As I was lingering at the head of the service road to my prized location, a figure headed towards me yelling out. I had no idea if this was someone challenging me taking photos so I initially 'failed' to take notice of the calls. As the figure got closer, and it was no longer to play ignorant I noticed it was the worker of the second business that I had spoken with earlier. He rushed up to tell me that the gaffer was working later tonight, knew I was going to be there so I had the access I wanted. I could not believe my luck! I couldn't thank the guy enough for taking the time to make the request on my behalf, despite it being time for him to clock off. What a top bloke! And to think, I was ignoring him when he put himself out for me. I am such a muppet at times!
You may note that I have not named the location or the businesses; though I don't expect there to be hoards of photographers reading my blog who are suddenly going to descend on this location, I feel that I should protect their privacy as I was treated so fairly.
I should note that the lady advised me that the yard has been issued a compulsory purchase order by Transport for London to create another crossing for the river so this access wouldn't be around for long. There would be no chance of getting the shot once TFL had the site, so my expedience in mobilising turned out to be critical. And in even better news, the traffic I had endured that morning will one day be eased by the new crossing. That's a double win in my book!
With the news of the later opening of the yard, I instantly jumped on the opportunity and took to my spot to set up for my final shot of the day. I still had a good hour and a half until sundown, so I was in for a long wait and the banks of London's main artery, and it was cold. Very cold. Time to put my passion to the test as I waited for the right moment as the mercury started falling.
This was a great opportunity to try out a new app I had discovered; PhotoPills** is a photographers toolbox on your phone offering hyperfocal distant tables, depth of field calculator and various other features. My main reason for downloading it is the AI sun and moon projection tracker. Once calibrated, you can visually track the path of the sun and indicates what kind of colour temperature to expect throughout the day. I already knew this information roughly, but it's handy to have this in my pocket should I be in a foreign environment and I highly recommend it.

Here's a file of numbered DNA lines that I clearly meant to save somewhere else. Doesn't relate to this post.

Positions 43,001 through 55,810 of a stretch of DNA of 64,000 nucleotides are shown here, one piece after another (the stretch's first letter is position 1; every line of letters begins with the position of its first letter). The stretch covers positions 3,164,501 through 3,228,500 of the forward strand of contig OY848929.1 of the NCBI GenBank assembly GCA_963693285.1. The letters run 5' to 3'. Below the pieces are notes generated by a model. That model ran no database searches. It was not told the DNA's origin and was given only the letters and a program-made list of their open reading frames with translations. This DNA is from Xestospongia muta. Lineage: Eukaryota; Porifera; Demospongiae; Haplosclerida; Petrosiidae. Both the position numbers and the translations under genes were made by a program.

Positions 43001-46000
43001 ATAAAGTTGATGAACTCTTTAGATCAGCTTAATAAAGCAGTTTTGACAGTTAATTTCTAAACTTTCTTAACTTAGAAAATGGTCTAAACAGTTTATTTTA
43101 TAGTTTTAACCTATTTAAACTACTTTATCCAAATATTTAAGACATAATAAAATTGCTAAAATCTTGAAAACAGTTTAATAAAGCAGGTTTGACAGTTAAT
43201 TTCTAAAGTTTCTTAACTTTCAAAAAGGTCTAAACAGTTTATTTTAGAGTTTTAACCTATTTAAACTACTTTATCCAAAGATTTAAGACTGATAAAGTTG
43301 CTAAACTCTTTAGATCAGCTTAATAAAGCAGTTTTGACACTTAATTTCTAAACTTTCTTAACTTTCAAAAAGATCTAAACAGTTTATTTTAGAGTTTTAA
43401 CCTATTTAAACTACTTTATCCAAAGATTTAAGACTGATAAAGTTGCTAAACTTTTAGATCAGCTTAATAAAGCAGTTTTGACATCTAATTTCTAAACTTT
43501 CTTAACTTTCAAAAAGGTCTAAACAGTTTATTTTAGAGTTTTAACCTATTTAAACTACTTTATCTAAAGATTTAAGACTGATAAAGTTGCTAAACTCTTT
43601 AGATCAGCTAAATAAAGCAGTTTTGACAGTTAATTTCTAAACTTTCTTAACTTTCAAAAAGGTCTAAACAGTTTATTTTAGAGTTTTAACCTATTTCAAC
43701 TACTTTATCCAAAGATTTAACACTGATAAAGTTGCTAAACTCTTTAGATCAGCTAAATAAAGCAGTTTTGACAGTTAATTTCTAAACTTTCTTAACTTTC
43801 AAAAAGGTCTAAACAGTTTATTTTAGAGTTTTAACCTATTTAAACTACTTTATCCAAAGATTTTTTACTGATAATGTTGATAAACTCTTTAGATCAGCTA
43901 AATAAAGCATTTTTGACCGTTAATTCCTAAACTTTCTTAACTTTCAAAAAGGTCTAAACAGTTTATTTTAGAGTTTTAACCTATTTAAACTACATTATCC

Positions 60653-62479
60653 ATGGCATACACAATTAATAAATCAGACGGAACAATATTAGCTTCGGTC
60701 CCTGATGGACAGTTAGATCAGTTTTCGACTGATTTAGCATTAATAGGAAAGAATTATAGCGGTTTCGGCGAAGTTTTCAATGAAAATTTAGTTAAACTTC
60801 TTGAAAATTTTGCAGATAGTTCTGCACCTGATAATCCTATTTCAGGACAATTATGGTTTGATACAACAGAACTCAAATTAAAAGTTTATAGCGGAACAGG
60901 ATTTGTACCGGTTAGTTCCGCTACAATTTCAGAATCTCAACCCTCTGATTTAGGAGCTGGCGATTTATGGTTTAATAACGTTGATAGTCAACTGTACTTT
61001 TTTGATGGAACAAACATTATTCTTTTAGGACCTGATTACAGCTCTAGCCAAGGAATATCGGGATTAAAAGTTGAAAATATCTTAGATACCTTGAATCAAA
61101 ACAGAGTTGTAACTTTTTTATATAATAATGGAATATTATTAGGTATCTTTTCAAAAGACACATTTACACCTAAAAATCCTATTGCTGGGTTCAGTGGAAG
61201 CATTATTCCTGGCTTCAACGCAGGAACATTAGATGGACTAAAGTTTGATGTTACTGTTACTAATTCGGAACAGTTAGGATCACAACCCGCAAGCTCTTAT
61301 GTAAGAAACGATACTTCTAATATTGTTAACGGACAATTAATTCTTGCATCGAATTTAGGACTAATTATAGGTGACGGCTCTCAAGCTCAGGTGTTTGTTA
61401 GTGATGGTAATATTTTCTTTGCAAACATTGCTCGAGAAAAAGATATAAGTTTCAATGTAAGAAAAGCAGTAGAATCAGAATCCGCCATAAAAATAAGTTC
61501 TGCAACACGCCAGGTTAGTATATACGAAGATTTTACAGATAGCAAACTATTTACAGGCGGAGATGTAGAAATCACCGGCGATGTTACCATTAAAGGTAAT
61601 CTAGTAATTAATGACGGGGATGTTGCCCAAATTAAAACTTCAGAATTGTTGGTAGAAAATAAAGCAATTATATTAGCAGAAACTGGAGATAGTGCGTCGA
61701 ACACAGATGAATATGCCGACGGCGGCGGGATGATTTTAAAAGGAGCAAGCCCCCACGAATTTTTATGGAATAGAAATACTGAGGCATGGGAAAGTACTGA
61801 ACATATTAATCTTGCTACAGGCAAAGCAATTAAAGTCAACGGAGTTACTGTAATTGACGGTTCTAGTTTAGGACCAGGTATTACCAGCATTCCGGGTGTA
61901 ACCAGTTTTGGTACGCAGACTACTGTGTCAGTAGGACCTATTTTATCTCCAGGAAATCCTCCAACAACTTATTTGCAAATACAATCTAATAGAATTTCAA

I was shooting for around an hour, trying very slightly different angles and focal lengths, and looking back now I do wish I had tried a few more. Once I had found a composition in camera looked ok I stuck to it for a long time capturing very slight changes to the fading sunlight. I should have tried more extreme changes to the composition as this was likely to be my only opportunity, but alas I didn't.
Except, a nagging feeling wouldn't leave me, and that was that I was missing something else whilst I was there. I kept looking over my shoulder at the dramatic silhouette of a residential building site across the water, with the river cable car adjacent. I broke out of my spell of the city skyline to capture this with a slow shutter to see how it would look, and now I am pretty pleased that I did. I would now be laying there at night not thinking about the shot I want to take, but the one I should have taken.
You may call it being a perfectionist, but I would hardly call it that. A perfectionist is someone who does everything they can to get the result the first time. I do not know what it was that caused me to turn back to point my lens back in the direction of the skyline I had just spent an hour shooting, but I felt that I hadn't quite got the shot and to walk away now, even with a card full of images, I may have just missed the shot I really wanted. Despite the other nagging voice in my mind telling me I should get a move on because it was getting dark and I might get locked in, I turned and set my camera up one last time at the dome and skyline.
The very last shot I took that day was this one.
So with my shoot done, it was time head back to the car and on to home. It was then as I walked in from the opposite end of Royal Victoria Dock that I noticed I had been shooting from the wrong end and should have walked all the way to the end to get a clear shot of the cranes. Never mind, I can come back for that, they're not going anywhere any time soon.
So this was a Monday, a Monday like no other. Sure, I wasn't trekking around Asia or some other foreign land, it was only my 'back yard'. Despite this, everything fell into place and was perfect. I really felt lucky, and I'm the kind of guy that don't experience good luck all that often. In fact, I have probably used all my luck up for the year now, and we're only a month in!
Feeling a warm glow having completed my mission, despite being frozen to the bone I felt like I was walking on air as I headed back to London City Airport. Despite the odds, I got what I set out to achieve and had the weather on my side to boot. This is how you love Mondays, take one for yourself, plan it carefully and use it wisely.